Then from behind me I hear Jim answer his phone to someone…there’s a slight pause, then he says “oh shitpots”…it’s one of the crew in Lisbon. Their early flight was delayed, and as a consequence, they’ve missed their connection to Porto…that stupid early start of theirs has been for nought…they’re stranded. I then sit in amazement as Jim goes into heavy organisation mode…never raising his voice of getting flustered, he reels off some options for the lads to try, including a couple I wouldn’t have thought of, and calmly calls the Portugese promoter at the other end to explain the situation.

Meanwhile the crew at Lisbon airport are looking into other flights,buses and even taxis to take them the 300 plus km from Lisbon to Porto…never say die. I know I’ve said this many times before, but our crew are amazing…a real band of brothers…they never give up, to say we love and appreciate them would be a huge understatement…they’re intrinsic to what we do, and when situations arise, as they’re wont to do from time to time, they always come through…fucking fantastic. In the end, the promoter in Porto arranges a vehicle to bring the lads down, and before long, they’re now engaged in a three hour  journey they did’t expect, or factor into the day. They need to kip before starting work…we’re playing tonight remember. They have a snooze on the journey, which is never great, but you take it when you can, if you can…and then have an hour or so at their hotel in Porto before heading to the gig. We pass through Barcelona unscathed, and get our flight to Porto…relatively on time.

One thing to remember about this time of year if you travel regularly, is that the airports are choked with holidaymakers…buggys with crying ,hot ,angry babies, far too much luggage (where do these people think they’re going…to the moon for a few months? so many bags and crap), and scores of entitled loud, crass Americans…I don’t know which is worse frankly…but if you’re playing festivals across the summer, you encounter this on every single journey you make…nightmare.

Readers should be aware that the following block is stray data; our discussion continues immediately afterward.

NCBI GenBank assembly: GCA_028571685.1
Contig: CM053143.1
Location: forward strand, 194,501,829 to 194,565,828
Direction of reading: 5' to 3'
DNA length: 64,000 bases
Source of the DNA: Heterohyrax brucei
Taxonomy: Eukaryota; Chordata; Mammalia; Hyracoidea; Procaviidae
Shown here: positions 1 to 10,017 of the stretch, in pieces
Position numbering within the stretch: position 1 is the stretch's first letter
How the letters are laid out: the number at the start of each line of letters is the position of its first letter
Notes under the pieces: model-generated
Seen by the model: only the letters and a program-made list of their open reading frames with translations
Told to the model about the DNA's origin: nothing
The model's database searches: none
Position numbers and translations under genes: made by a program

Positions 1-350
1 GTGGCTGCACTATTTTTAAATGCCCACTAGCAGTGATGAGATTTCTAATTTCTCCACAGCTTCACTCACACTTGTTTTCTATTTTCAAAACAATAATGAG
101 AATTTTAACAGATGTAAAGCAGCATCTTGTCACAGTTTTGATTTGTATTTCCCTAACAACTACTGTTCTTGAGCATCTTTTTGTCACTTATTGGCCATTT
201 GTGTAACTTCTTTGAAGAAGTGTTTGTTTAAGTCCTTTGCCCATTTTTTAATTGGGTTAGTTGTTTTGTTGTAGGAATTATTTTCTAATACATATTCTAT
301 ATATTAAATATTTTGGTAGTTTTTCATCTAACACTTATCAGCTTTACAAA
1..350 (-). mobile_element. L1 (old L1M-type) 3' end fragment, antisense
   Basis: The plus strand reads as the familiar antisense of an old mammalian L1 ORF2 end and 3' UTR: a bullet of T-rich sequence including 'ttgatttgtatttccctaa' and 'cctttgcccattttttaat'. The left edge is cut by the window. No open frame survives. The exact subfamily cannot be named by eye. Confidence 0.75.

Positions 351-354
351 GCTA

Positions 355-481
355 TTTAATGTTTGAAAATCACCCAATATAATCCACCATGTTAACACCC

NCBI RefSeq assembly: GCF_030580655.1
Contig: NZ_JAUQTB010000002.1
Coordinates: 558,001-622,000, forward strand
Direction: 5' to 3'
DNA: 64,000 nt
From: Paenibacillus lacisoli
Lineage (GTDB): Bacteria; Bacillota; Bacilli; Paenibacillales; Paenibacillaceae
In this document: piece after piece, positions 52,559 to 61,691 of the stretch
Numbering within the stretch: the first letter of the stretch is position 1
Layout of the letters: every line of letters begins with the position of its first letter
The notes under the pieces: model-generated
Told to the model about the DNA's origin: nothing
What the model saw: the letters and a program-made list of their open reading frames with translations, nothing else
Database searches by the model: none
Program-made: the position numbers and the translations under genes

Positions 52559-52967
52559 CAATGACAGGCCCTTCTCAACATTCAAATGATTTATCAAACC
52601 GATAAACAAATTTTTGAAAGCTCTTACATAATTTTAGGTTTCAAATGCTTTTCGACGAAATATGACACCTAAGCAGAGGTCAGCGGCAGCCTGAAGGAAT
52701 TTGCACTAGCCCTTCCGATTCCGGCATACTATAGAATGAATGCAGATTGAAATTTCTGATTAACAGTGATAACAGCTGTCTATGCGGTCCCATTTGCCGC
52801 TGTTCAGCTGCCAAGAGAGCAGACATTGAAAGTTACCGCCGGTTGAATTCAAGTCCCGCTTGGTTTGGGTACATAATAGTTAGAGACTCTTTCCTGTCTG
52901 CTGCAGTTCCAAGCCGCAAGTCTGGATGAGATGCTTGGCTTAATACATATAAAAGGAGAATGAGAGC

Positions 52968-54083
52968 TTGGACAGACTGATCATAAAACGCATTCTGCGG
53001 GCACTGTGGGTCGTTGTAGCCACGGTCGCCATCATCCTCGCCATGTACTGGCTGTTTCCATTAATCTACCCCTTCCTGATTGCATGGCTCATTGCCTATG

We get to the hotel in decent time though, and retire for a much needed couple of hours sleep.

By the time we’re picked up and taken into town for the gig, the whole town of Agueda where we are, is alive with thousands of people. It’s a riot of colour, and there are thousands of umbrellas (guarda chuvas 🙂 ) hanging from every available lamp post, wire and building, quite a sight to see. It’s known as the Agueda Umbrella Sky Project, and we’re playing the festival. We get to the site, and there are 10,000 people packed into the town square. There’s a canopy over it with hundreds of coloured umbrellas hanging from the ceiling…an amazing sight. We take to the stage around 10.30, and immediately the troubles of the day are gone. The noise that greets us is deafening,and right from the off, we’ve got them…especially when I say to them “Agueda cidade dos guarda chuvas” City of Umbrellas…this seems to please them, and suddenly everything goes up a gear. Gazza tells us that in all his years with us, that’s arguably the best he’s ever seen us play…lights, sound, atmosphere, performance, all coming together in perfect synergy…and we lap it up.Seventy five minutes goes by in the blink of an eye, and suddenly we’re soaking wet in the dressing room meeting the mayor or the city…nuts.

But it was all going to get worse.

The next morning Gazza, Toby and four of the crew leave the hotel at 11.30 to catch a flight back to Gatwick. JJ has a 2.30 car to take him to the airport to catch a flight to Lisbon, then connect to Nice. Me, Jim and Brendan have a 5.30 car to take us to the airport for a late flight back to Manchester. This is where the wheels totally fall off for some, and wobble a bit for others. The three of us go out into town for lunch, as we’ve got a bit of time to kill. We then hear that the early flight with the six of them on it to Gatwick hasn’t gone. As the plane was taxi-ing for take off, one of the crew allegedly heard a suspicious noise coming from somewhere…so naturally the pilot stopped. They then sat on the plane, with no air con, for three hours while the problem was assessed, the pilot finally deciding that fuck this, we’re not flying…and took the plane back to the terminal where they all got off…quite angrily I’m told. JJ then called me to say that he was still at the airport too, his flight being delayed by around an hour or so, give or take, and that he’d very likely miss his connection from Lisbon to Nice and would have to stay in a hotel in Lisbon somewhere overnight.

Our flight was then delayed too, but only by around forty minutes, and as we were going direct, with no connections, we’d probably be ok. The flight app was saying there was a delay, but the board in the airport wasn’t, so there was some confusion…and we decided the only thing for it was to have a couple of beers to ponder our situation. We then heard that Gaz and the lads couldn’t get another flight, and were facing a night in a hotel at Porto airport….and as they’d been the first to leave the hotel that morning…they were not best pleased.